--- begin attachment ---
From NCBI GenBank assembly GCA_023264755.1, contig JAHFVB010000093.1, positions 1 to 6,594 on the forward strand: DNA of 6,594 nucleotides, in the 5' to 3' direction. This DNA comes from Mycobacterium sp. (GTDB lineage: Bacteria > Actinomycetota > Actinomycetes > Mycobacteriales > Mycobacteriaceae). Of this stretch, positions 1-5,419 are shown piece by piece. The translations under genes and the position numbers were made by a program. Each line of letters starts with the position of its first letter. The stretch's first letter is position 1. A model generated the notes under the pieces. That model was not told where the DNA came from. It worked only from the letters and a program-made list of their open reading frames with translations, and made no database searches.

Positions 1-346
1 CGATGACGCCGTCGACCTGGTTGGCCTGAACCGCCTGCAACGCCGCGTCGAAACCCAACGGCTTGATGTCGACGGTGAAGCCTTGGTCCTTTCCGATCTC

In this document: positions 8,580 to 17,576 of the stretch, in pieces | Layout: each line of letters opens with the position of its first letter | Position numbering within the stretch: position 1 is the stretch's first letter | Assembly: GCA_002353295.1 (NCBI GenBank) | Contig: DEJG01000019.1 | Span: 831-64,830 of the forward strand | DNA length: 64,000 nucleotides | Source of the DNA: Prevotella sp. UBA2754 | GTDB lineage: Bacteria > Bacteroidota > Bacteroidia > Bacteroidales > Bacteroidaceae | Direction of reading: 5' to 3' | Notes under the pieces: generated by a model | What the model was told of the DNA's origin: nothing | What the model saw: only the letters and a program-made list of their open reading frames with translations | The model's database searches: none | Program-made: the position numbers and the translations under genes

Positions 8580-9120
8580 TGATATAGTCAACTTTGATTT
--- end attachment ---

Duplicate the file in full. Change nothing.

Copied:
From NCBI GenBank assembly GCA_023264755.1, contig JAHFVB010000093.1, positions 1 to 6,594 on the forward strand: DNA of 6,594 nucleotides, in the 5' to 3' direction. This DNA comes from Mycobacterium sp. (GTDB lineage: Bacteria > Actinomycetota > Actinomycetes > Mycobacteriales > Mycobacteriaceae). Of this stretch, positions 1-5,419 are shown piece by piece. The translations under genes and the position numbers were made by a program. Each line of letters starts with the position of its first letter. The stretch's first letter is position 1. A model generated the notes under the pieces. That model was not told where the DNA came from. It worked only from the letters and a program-made list of their open reading frames with translations, and made no database searches.

Positions 1-346
1 CGATGACGCCGTCGACCTGGTTGGCCTGAACCGCCTGCAACGCCGCGTCGAAACCCAACGGCTTGATGTCGACGGTGAAGCCTTGGTCCTTTCCGATCTC

In this document: positions 8,580 to 17,576 of the stretch, in pieces | Layout: each line of letters opens with the position of its first letter | Position numbering within the stretch: position 1 is the stretch's first letter | Assembly: GCA_002353295.1 (NCBI GenBank) | Contig: DEJG01000019.1 | Span: 831-64,830 of the forward strand | DNA length: 64,000 nucleotides | Source of the DNA: Prevotella sp. UBA2754 | GTDB lineage: Bacteria > Bacteroidota > Bacteroidia > Bacteroidales > Bacteroidaceae | Direction of reading: 5' to 3' | Notes under the pieces: generated by a model | What the model was told of the DNA's origin: nothing | What the model saw: only the letters and a program-made list of their open reading frames with translations | The model's database searches: none | Program-made: the position numbers and the translations under genes

Positions 8580-9120
8580 TGATATAGTCAACTTTGATTT